SAN JOSE -- When the San Jose Sharks acquired Erik Karlsson from the Ottawa Senators on Sept. 13, they were going for it. This was a team trying to win the Stanley Cup for the first time; this was a defenseman who had won the Norris Trophy twice.
"We have a very good hockey team that probably needed to add one more difference-maker," general manager Doug Wilson said at the time.
The vision started to play out in Game 1 of the Western Conference First Round of the Stanley Cup Playoffs, perhaps to the Sharks' relief. After missing 27 of the final 33 regular-season games because of groin injuries, Karlsson looked like himself in a 5-2 win against the Vegas Golden Knights at SAP Center on Wednesday. He took a big hit, had two gorgeous assists and played 26:25.
[RELATED: Complete Sharks vs. Golden Knights series coverage]
"I thought he was excellent," coach Peter DeBoer said. "I think he's going to get better and better, which is good for us. He's got another level I think he can even get to. But he makes a huge difference for us in our defensive and offensive game."
The Golden Knights didn't have to deal with that when they defeated the Sharks in six games the second round last year. Game 2 of the best-of-7 series is here Friday (10:30 p.m. ET; NBSCN, SN360, TVAS2, NBCSCA, ATTSN-RM).
"Especially coming back from an injury -- I mean, groins, hips, anything like that for a guy as mobile as he is -- it's nice to see that he's back," said Brenden Dillon, Karlsson's usual defense partner.
Karlsson went through an adjustment period when the Sharks struggled early in the season. His and the team's performance picked up in tandem in December, and by Jan. 16, he had 43 points (three goals, 40 assists) in 47 games, tied for fourth in the NHL with John Carlson of the Washington Capitals.
Video: Jones, Sharks top Fleury, Golden Knights in Game 1
Then he missed nine games, came back for four, missed another, came back for one and missed 17 more. Although he was expected to return for the playoffs, it was fair to wonder how effective he would be.
He came back and played 22:01 in the regular-season finale at SAP Center on April 6 but didn't go full speed and seemed rusty in a 5-2 win against the Colorado Avalanche.
There are hints he still isn't 100 percent.
The morning of Game 1, Karlsson said: "This is the time of the year that we've all been waiting for. This is when it's the most fun to play hockey. Everybody's going to battle something. I'm no different. So I'm not seeing that as an obstacle. It's just a challenge."
After the game, he said: "It felt decent out there. It's just going to get better and better."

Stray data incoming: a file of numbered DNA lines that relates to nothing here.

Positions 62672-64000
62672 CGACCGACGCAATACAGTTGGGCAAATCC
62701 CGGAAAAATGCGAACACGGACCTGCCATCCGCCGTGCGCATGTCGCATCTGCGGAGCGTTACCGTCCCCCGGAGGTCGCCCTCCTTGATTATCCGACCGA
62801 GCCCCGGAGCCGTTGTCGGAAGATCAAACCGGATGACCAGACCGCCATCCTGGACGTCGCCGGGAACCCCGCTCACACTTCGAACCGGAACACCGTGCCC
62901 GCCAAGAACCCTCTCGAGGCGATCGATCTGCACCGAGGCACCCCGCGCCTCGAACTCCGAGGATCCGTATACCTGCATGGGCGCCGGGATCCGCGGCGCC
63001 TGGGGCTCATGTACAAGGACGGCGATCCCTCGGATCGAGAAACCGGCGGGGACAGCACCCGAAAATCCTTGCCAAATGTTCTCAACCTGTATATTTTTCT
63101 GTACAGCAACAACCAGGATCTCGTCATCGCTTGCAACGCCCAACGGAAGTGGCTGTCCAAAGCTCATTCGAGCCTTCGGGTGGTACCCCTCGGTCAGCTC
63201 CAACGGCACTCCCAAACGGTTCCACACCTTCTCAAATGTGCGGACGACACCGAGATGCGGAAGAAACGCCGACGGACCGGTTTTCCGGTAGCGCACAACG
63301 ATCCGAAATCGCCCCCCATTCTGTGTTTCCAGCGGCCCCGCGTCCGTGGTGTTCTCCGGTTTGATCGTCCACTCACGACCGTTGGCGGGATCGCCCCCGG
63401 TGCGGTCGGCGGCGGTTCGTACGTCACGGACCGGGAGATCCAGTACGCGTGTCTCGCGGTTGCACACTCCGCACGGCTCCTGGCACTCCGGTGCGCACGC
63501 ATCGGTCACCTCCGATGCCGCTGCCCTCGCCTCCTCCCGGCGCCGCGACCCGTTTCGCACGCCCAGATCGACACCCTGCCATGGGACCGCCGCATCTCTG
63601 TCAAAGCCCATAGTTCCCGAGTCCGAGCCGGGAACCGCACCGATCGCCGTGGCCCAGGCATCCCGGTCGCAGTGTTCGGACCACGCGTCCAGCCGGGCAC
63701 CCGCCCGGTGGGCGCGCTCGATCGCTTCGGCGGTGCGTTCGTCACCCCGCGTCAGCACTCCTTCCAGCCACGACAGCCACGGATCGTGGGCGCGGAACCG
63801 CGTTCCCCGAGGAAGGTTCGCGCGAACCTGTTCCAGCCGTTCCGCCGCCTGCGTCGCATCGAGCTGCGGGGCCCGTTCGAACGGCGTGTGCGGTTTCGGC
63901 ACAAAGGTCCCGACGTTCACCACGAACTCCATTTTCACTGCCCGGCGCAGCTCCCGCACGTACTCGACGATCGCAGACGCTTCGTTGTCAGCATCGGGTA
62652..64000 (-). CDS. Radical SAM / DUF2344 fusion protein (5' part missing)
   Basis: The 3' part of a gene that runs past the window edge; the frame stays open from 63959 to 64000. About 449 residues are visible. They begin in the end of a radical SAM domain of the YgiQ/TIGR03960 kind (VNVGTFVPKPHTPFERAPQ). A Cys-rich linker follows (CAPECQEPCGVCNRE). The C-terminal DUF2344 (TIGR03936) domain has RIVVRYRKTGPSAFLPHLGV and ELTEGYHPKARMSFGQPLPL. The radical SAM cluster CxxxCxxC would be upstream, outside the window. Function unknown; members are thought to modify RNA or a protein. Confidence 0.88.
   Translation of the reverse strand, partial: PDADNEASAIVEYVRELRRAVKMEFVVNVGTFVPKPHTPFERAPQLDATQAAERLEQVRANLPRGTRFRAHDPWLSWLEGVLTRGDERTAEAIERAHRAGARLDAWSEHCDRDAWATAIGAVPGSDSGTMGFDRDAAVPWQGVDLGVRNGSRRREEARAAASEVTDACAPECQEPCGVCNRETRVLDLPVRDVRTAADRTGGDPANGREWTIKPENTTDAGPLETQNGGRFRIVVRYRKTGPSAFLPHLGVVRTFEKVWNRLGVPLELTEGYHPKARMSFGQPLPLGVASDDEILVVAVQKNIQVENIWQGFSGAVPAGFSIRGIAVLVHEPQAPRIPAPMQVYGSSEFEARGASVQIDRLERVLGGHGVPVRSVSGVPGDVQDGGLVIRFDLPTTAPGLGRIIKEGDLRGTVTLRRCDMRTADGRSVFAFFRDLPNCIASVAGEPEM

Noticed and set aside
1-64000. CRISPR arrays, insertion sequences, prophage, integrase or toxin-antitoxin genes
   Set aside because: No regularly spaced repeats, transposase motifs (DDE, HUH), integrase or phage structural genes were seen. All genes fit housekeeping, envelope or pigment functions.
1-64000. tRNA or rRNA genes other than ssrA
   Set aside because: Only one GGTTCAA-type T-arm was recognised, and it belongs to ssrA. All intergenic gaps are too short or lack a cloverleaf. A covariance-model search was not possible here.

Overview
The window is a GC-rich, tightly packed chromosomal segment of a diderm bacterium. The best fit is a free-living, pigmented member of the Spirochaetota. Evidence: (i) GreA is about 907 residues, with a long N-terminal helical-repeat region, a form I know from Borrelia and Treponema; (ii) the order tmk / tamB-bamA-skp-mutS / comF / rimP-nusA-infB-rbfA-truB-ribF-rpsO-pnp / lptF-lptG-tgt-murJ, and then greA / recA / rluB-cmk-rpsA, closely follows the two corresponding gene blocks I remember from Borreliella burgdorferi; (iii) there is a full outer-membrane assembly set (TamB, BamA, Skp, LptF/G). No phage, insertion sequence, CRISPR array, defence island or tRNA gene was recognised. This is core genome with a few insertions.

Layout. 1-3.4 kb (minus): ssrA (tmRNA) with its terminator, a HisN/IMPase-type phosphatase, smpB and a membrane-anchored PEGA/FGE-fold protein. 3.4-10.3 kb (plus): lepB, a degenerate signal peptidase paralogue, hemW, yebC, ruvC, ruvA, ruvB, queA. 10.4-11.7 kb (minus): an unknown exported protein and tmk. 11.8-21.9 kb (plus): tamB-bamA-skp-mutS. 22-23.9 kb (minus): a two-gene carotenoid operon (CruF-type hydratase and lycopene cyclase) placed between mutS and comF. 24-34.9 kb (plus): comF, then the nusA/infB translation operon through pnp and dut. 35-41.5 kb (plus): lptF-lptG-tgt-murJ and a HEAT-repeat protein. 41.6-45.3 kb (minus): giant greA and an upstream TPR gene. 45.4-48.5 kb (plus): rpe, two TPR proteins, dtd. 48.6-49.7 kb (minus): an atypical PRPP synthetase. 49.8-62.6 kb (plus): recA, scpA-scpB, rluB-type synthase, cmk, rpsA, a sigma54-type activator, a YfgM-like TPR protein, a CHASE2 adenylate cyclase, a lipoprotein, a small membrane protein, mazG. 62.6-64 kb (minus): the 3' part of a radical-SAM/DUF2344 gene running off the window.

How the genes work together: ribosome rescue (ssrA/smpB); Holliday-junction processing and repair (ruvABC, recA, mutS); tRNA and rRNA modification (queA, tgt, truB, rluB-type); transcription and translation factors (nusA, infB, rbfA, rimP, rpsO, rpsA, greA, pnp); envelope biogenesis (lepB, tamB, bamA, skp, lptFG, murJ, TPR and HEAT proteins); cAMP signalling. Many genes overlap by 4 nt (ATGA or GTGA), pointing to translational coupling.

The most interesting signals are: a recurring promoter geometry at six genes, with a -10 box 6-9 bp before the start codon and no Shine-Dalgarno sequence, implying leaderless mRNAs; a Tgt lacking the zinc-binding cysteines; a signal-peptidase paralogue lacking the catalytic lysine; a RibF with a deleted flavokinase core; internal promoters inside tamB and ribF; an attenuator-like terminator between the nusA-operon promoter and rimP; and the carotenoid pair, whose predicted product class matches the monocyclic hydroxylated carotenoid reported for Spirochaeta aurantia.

But Karlsson took a hit from Golden Knights defenseman Brayden McNabb in the first period, and his performance was more than decent afterward.
When the teams had a rare 3-on-3 situation in the second period, the Sharks had the rare luxury of sending out not one but two Norris Trophy winners, two of the top offensive defensemen in hockey, Karlsson and Brent Burns, with forward Tomas Hertl.
"It's all about puck control," Karlsson said.
Karlsson entered the offensive zone on the left wing and cut to the middle in front of Golden Knights forward Max Pacioretty. He used his body to shield the puck from Pacioretty and left a drop pass for Burns.
Pacioretty was flat-footed as Burns roared around and raced to the left circle, where his wrist shot went past defenseman Nate Schmidt and the left shoulder of goalie Marc-Andre Fleury to give San Jose a 2-0 lead at 6:59.
"Obviously he's got a lot of creativity and high skill," Burns said. "It just kind of happens. You've got to expect things when he has the puck. He's going to create things. He's able to create space."
Video: VGK@SJS, Gm1: Burns snaps one by Fleury
In a 5-on-5 situation later in the second, the puck came out to Karlsson inside the offensive blue line. Golden Knights center Paul Stastny approached to pressure him; Karlsson calmly kept his head up and spotted Sharks forward Evander Kane at the left hash marks.
Karlsson wristed the puck between Stastny's stick and skates not on net but to Kane's stick blade, and Kane deflected the puck past Fleury's left shoulder to give San Jose a 4-1 lead at 19:42.
"I mean, that's a special play," Dillon said. "A lot of guys … To have the vision to not just see that play but make it …"
Kane immediately pointed to Karlsson to acknowledge him.
"We've played long enough together now over the course of the year that I know he's always looking to make those passes and have that deception back there," Kane said. "Just tried to get to the net. I knew he saw me, and great play by him."
Great sign for the Sharks.
Video: VGK@SJS, Gm1: Kane tips in Karlsson's shot